"There's no question that disorders of the brain will become the leading public health matter in this coming century. In fact, they probably already are. Just consider the phenomenon of neurodegeneration. Think of the classic neurodegenerative disorders of the adult and aging brain-Alzheimer's disease, Parkinson's disease, and others-and the degenerative diseases of childhood . . . . And add to that the increasing evidence that in many acute disorders there is secondary, chronic neurodegeneration. For example, there is certainly a penumbra around stroke, spinal cord injury, brain trauma, untreated epilepsy, multiple sclerosis. Add that to the viral infections of the nervous system like AIDS, drug abuse, and the neurodegeneration that accompanies excessive use of alcohol and untreated depression. And when you add those all together and realize the burden of neurodegenerative diseases, they far exceed cancer today . . . . And these are all related disorders. They shouldn't be thought of as psychiatric disorders or neurologic disorders--as one or the other. They're all brain disorders. . . ."
--Gerald Fischbach, MD, Director of the National Institute of Neurological Disorders and Stroke, NIH, addresed "The Changing Face of Neuroscience" on campus on January 10, 2001. The event was sponsored by the Woodruff Health Sciences Center.
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See also"Brainstorms: Emory and the Changing Climate of Neuroscience" from the February / March 2000 issue of the Academic Exchange.

PricewaterhouseCoopers selected to deliver on-line eduction:

Read about the steady development of web-based education in sectors beyond the academy in this
recent article from CNN. For perspectives from Emory faculty on some related trends, see "Te(a)chnology," from the Spring 2000 issue of the Academic Exchange.

January 10, 2001
"Science and Art: Shared Frontiers"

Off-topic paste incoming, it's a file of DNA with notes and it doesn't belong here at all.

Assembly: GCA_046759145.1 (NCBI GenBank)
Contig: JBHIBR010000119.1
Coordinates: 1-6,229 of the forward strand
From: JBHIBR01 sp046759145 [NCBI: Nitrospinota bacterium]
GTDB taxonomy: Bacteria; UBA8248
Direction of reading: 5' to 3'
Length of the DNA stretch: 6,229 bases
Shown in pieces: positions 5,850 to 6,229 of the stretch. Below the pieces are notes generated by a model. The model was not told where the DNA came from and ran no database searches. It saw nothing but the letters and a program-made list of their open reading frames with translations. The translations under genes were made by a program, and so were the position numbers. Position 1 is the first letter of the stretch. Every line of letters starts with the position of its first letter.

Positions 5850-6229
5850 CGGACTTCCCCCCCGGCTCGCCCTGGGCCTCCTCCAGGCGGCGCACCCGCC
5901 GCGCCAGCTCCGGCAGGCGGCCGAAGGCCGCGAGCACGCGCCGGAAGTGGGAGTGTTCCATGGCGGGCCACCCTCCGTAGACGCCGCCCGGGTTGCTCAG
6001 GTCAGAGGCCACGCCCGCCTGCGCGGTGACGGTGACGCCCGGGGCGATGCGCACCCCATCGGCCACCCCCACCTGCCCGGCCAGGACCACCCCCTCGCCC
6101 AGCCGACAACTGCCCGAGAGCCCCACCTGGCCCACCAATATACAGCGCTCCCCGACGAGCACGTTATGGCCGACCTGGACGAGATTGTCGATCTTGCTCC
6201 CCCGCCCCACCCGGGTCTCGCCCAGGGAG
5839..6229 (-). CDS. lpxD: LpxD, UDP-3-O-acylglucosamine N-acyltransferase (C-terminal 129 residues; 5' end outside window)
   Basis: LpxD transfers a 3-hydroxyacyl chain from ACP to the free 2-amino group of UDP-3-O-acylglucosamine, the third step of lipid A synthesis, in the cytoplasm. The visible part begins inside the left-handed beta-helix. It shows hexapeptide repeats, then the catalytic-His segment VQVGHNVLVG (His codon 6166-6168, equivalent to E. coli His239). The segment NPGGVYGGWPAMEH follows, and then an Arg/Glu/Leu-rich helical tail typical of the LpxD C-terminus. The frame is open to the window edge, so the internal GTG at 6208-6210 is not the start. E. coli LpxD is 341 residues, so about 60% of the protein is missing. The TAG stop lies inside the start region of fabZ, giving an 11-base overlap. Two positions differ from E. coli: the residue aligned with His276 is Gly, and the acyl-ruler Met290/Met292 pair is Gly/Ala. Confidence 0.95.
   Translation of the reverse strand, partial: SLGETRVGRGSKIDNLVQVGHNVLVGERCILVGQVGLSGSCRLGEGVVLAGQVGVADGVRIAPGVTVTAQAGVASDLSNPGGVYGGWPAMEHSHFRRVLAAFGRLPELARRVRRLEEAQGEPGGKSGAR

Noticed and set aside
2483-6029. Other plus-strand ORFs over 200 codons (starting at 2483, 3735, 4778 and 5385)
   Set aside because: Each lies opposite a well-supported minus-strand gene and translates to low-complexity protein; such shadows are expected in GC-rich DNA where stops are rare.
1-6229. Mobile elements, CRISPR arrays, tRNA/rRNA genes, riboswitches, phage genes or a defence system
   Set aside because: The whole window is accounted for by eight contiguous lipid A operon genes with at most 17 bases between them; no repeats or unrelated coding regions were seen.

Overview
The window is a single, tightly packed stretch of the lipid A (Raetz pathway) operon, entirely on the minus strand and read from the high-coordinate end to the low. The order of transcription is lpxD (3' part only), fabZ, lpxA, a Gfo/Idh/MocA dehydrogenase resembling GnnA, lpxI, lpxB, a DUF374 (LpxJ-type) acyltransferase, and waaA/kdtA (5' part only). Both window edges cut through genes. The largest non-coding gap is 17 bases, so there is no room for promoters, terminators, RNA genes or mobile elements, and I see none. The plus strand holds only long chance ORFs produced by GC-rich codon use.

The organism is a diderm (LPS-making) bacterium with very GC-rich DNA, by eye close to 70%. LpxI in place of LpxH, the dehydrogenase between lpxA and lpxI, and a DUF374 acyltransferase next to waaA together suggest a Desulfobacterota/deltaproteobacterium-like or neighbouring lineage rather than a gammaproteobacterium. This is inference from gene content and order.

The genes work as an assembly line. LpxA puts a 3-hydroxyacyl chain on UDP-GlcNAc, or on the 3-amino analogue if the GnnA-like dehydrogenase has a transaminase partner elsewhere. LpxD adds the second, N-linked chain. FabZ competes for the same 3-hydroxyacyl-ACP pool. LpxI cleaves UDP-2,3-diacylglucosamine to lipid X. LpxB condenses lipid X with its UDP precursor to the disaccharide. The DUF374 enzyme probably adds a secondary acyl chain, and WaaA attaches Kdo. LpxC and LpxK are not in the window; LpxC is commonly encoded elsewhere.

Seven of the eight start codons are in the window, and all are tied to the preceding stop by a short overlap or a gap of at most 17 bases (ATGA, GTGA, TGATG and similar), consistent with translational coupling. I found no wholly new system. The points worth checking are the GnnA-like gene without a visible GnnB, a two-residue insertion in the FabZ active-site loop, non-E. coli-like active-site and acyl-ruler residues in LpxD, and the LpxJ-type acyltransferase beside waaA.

New exhibit to open in the Schatten Gallery on January 26.
The exhibit will feature about thirty works from Emory faculty and students. According to Sidney Perkowitz and Juliette Apkarian, the exhibit's curators, the exhibit will "display ways science and art converge within research and teaching as carried out by Emory faculty." To learn more, read Perkowitz and Apkarian's Academic Exchange article from the September 2000 issue, "Art and Science: Closer Than You Think."

 

January 3, 2001
Second Annual Science and Theology Symposium to host Ian Barbour
Winner of the 1999 Templeton Prize and author of several well-known books on science and theology, Dr. Ian Barbour, will be the featured speaker at this spring's Science and Theology Symposium. Mark your calendars for February 13th, 2001. Barbour, professor emeritus of physics at Carleton College, will speak as part of a noon panel and discussion in Cox Hall on the creation of life. John Lucchesi, chair of Emory's biology department, and John Hayes, professor of Old Testament at the Candler School of Theology, will respond. At 7:30 that evening, Barbour will preach as part of an ecumenical service in Glenn Memorial. Contact the Office of the Secretary of the University for more information about the symposium (7-6022).

---From a biographical sketch of Barbour: "Ian Barbour's Issues in Science and Religion, published in 1965, has been credited with literally creating the contemporary field of science and religion. Barbour has also written and spoken extensively about ethical issues arising from the technological applications of science. As a physicist and theologian familiar with both these disciplines, which had long been considered separate domains, his writings have influenced an entire generation of scientists, religious scholars, church leaders and laity. "

---To read more about Barbour, visit the website of the PBS Online Newshour, which offers an interview with Barbour, the text of his speech upon accepting the Templeton Prize in 1999, and a biographical sketch.

---To read more about the growing conversation around science and religion at Emory, see "A New Spirit of Inquiry" from the October / November 2000 issue of the Academic Exchange.